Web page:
Cambridge, MA Ð Even though users are generally satisfied with NeXTSTEP 3.0, developers are reporting a variety of bugs in the final version.
"PR2 was far more stable than 3.0 Gold," said one developer. "Obviously, they made some last-minute changes that they didn't take the time to verify."
NeXT acknowledged the bugs. "We are working to identify the most critical ones, so we can address them in the near term," said Margaret Chan, manager of software product marketing. She said that NeXT has not yet decided how or when to take corrective action.
Users have reported problems with NeXT's new connectivity features, especially AppleShare networking support. Although new servers appear in the File Viewer when they come on-line, servers do not disappear when they shut down. Furthermore, files modified on the AppleShare servers do not immediately appear changed on the NeXT.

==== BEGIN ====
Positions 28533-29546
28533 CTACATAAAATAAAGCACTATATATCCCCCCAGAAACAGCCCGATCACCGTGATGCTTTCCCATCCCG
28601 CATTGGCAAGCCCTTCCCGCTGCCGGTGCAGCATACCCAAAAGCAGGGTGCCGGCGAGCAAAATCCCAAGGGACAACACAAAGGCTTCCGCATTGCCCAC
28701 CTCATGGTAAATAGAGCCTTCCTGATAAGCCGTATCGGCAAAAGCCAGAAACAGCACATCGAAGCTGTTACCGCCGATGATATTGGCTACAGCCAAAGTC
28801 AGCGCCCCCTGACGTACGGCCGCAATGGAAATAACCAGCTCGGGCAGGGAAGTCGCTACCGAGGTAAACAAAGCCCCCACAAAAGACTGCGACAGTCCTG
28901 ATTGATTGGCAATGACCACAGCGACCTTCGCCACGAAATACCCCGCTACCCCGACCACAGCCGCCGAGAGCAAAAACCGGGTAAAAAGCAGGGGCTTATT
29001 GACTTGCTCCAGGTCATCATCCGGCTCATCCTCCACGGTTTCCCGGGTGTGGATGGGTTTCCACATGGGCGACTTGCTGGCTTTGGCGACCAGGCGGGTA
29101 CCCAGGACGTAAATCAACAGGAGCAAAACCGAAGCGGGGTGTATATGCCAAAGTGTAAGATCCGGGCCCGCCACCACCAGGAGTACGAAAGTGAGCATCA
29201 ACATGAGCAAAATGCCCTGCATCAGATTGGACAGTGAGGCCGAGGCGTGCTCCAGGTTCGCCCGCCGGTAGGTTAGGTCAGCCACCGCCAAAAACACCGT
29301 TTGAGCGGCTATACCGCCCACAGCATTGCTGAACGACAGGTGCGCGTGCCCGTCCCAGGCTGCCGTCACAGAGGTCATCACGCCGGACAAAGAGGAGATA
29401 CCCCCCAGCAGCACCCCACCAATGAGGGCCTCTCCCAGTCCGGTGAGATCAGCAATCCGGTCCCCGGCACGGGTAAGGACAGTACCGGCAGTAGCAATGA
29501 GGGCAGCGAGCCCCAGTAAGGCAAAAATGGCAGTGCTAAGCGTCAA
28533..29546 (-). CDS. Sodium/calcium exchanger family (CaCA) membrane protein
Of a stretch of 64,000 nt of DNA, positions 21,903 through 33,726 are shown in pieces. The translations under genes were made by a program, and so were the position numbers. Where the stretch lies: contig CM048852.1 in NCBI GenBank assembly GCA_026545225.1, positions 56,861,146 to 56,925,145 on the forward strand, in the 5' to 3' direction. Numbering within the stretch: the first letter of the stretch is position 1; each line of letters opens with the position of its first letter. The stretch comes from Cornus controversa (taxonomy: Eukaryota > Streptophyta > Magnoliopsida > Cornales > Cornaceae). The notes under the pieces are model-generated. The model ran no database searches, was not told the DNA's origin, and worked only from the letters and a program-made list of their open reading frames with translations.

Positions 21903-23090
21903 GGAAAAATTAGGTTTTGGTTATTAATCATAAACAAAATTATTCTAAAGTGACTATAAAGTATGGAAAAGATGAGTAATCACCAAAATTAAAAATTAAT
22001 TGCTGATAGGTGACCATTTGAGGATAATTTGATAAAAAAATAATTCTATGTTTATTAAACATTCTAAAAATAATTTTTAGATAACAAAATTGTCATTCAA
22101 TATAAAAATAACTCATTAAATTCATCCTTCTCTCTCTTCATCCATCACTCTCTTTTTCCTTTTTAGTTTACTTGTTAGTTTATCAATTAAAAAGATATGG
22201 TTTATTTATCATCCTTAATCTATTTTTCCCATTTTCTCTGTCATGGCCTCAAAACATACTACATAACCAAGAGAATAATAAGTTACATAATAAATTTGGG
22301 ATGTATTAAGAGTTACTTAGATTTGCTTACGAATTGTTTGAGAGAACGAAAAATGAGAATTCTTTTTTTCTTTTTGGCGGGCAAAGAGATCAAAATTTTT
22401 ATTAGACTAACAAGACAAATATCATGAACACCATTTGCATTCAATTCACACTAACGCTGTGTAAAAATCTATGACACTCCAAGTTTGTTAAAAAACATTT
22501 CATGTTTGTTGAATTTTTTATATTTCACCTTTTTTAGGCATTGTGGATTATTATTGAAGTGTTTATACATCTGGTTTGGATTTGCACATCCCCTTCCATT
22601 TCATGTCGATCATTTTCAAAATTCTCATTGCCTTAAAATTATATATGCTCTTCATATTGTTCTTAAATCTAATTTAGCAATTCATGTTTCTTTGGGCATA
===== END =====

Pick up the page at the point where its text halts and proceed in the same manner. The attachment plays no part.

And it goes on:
Large multizone AppleShare networks are especially troublesome. "We just don't have the resources to test large networks," said one NeXT source, adding that due to inconsistencies within the AppleTalk protocol, large networks do not function the same way small networks do.
Sources inside NeXT said the decision to ship 3.0 in mid-September was a marketing one. In the rush to get 3.0 out the door, a conscious decision was made to fix bugs that would affect users. But many bugs that affect only developers were left in Ð especially bugs that had workarounds.
An added problem with 3.0 was the large amount of code that came from outside sources: Much of this code is written in C and tends to be more complex and bug-ridden than NeXTSTEP's Objective-C core.
While some developers have refused to upgrade their PR2 machines to 3.0, since code generated under PR2 will run on 3.0 systems, Objective Technology (OTI) is running 3.0. "The core of NeXTSTEP is more stable than it ever has been," said Eric Bergerson, OTI's managing director.